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BoE Post 4 GOP frontrunner Basham lays out vision

Voters in the May 20 primary for the District 4 Fayette County Board of Education seat put Diane Basham in first place followed by John Kimbell in second place. The Citizen asked the two candidates to provide their thoughts on the issues they believe are pertinent in the July runoff election and how they would run their campaign.

Basham responded but Kimbell said he has withdrawn from the race. If determined to be official, the runoff will feature Basham and third place vote-getter Jane Owens.

While Basham responded by submitting her thoughts on the issues, Kimbell said he has withdrawn from the race due to a job-related matter.

Kimbell on Tuesday said, “I am withdrawing from the Board of Education District 4 race. I had, due to a job requirement, briefly been an Alabama resident. My residence had changed back to Georgia before the time of qualifying to run. I was determined to be eligible. After the primary I was informed of the issue” that he was not eligible.

Meantime, Fayette County elections supervisor Tom Sawyer on Tuesday said he had not received official word about Kimbell’s status in the runoff. If Kimbell is withdrawn, Sawyer said, per state law the runoff will include the top two remaining vote-getters: Basham and Owens.

Basham provided her responses which are included below. If determined to be a runoff candidate, Owens will be asked to provide her responses which will be included in next Wednesday’s edition.

Basham in her comments said the Fayette school system became the best in the state. Yet today, the school system must focus on an unwavering commitment to student achievement while requiring high expectations and demanding excellence.

“Our school system became the best in Georgia due to the hard work and cooperation of parents, teachers, students and the entire community. The quality and reputation of our schools has a direct economic impact on Fayette County,”Basham said. “Now, the greatest issue facing Fayette County schools is our unwavering commitment to improving student achievement. We must continue to set high expectations and demand excellence from our students so our school system continues to be the engine that helps our county thrive and grow. As a member of the school board, my focus to accomplish this goal will be deliberate and determined.”

In addressing the school board’s fiscal responsibility, Basham said she believes in being a good steward of tax dollars while returning available funds to the classroom to reduce class sizes and enhance learning opportunities.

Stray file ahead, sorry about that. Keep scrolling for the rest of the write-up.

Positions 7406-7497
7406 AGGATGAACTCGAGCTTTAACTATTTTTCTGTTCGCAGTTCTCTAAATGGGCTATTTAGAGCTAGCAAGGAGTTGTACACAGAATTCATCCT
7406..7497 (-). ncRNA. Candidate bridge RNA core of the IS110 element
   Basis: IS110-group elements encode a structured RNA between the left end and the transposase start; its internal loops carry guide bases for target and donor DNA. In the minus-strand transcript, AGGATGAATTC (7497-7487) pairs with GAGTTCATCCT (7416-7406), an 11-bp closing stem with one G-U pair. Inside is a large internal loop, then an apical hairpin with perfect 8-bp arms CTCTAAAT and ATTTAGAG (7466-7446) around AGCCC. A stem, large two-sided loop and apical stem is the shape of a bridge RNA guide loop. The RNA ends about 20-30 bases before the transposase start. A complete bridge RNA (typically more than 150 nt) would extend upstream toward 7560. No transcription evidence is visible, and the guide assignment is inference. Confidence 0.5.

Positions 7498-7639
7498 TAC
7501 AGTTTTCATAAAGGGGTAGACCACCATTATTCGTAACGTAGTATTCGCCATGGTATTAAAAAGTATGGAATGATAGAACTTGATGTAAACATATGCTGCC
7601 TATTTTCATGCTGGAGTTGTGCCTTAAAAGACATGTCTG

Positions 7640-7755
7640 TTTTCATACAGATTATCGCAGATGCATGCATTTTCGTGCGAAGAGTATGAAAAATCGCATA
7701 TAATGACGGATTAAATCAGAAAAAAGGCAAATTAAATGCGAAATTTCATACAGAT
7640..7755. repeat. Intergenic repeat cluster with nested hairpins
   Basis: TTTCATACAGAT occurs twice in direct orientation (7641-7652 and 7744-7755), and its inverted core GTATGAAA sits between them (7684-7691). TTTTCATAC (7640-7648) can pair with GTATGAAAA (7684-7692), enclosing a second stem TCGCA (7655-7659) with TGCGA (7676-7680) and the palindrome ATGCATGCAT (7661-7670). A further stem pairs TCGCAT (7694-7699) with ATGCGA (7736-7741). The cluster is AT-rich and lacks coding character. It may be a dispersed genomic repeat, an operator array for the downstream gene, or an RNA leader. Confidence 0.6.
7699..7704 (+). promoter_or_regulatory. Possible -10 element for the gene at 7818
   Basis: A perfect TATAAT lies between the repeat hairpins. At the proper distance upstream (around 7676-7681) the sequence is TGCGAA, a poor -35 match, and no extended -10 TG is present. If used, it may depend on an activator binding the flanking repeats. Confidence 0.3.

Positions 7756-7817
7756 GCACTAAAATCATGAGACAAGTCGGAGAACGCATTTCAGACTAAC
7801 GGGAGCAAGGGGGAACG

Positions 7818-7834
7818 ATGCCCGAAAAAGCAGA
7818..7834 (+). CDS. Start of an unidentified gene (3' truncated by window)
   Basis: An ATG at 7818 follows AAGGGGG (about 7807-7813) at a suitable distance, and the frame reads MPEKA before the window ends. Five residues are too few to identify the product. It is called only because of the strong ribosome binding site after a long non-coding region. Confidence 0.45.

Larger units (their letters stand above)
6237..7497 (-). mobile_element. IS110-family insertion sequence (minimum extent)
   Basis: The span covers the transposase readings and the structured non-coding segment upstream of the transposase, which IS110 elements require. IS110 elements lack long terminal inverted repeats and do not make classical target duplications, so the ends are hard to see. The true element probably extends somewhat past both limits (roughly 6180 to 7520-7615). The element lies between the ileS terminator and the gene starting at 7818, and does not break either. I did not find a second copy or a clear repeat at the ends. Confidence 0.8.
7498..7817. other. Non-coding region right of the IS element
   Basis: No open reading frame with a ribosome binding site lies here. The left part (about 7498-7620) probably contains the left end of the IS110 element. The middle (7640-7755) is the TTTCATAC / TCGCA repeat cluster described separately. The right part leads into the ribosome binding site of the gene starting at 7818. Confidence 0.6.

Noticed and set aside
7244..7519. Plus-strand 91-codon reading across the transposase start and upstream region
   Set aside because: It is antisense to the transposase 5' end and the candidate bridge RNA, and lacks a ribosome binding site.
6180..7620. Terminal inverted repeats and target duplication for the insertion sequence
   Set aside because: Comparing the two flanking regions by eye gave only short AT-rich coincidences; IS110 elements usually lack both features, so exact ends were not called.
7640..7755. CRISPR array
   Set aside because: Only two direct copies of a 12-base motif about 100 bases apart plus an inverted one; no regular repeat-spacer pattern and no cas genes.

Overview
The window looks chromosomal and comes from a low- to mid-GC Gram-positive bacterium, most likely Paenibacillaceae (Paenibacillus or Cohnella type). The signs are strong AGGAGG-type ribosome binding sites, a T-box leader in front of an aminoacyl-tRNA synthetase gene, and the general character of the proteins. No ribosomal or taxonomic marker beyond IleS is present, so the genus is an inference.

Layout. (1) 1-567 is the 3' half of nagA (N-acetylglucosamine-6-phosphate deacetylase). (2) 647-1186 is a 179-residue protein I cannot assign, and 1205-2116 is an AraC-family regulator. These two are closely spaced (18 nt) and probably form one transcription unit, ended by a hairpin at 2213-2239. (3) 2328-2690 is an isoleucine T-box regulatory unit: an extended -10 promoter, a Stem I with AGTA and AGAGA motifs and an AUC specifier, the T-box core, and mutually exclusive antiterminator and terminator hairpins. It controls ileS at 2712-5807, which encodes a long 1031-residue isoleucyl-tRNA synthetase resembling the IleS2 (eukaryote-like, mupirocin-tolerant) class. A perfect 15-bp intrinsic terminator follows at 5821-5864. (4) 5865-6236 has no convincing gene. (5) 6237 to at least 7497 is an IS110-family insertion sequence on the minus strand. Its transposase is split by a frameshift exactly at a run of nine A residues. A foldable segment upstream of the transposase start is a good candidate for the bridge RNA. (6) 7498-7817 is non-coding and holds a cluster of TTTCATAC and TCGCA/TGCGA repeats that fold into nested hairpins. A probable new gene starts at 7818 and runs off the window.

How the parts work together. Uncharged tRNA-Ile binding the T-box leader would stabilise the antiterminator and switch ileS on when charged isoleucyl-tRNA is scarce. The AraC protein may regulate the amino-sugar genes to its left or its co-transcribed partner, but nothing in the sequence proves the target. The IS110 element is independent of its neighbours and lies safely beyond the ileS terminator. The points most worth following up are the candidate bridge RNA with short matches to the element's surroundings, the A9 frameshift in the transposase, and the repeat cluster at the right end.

“Since all decisions the board faces must be made in a fiscally-responsible way, I intend to be a good steward of the taxpayers’ dollars. All programs initiated must have sufficient funding for both implementation and future maintenance,” said Basham. “Our present $17 million reserve fund must be protected to provide financial security in the next economic downturn. However, remaining revenues must be directed to the classroom to minimize the negative impact the Great Recession had on our schools. Class sizes must be reduced to allow teachers to have the time to address the needs of each student. Learning opportunities for all students must be maximized.”

Citing employees as the school system’s greatest resource, Basham said she would continue the school board’s stance to reinstate prior austerity cuts.

“Our experienced and highly trained teachers and employees are our greatest resource. We must be relentless in retaining and recruiting quality personnel,” Basham said. ”As a school system, we have asked employees to sacrifice a great deal to educate our children. I pledge to continue what the present board is now doing to reinstate some of the previous austerity cuts and replace uncertainty with confidence.”

Whether a student’s career will include college, technical training or the military, the school system should provide programs which will help students attain the skills they will need, Basham said. 

“Finally, we have an obligation to each student who graduates from our schools to be prepared to enter the workplace of the 21st century and be life-long learners,” said Basham. “Many of the careers our students will pursue will not require a college degree, but rather technical school training. Others will enter the military. We must think creatively to provide programs that allow equal opportunities for our graduates to have the skills necessary for them to be successful, productive citizens.”

Basham also explained that she will run her campaign in the same manner she did as she prepared for the May 20 primary.

“I intend to conduct this phase of the campaign in the same manner I prepared for the May 20 primary,” Basham said. “I will continue attending civic and social functions, knocking on doors in my district and speaking with Fayette County residents concerned about the future of our school system. I will endeavor to reach as many voters as possible. I will continue to emphasize my 27 years experience as an educator in Fayette County schools. I believe that classroom experience, including 25 years as a economics teacher, makes me the most qualified to work for you as a member of the Fayette County Board of Education.”


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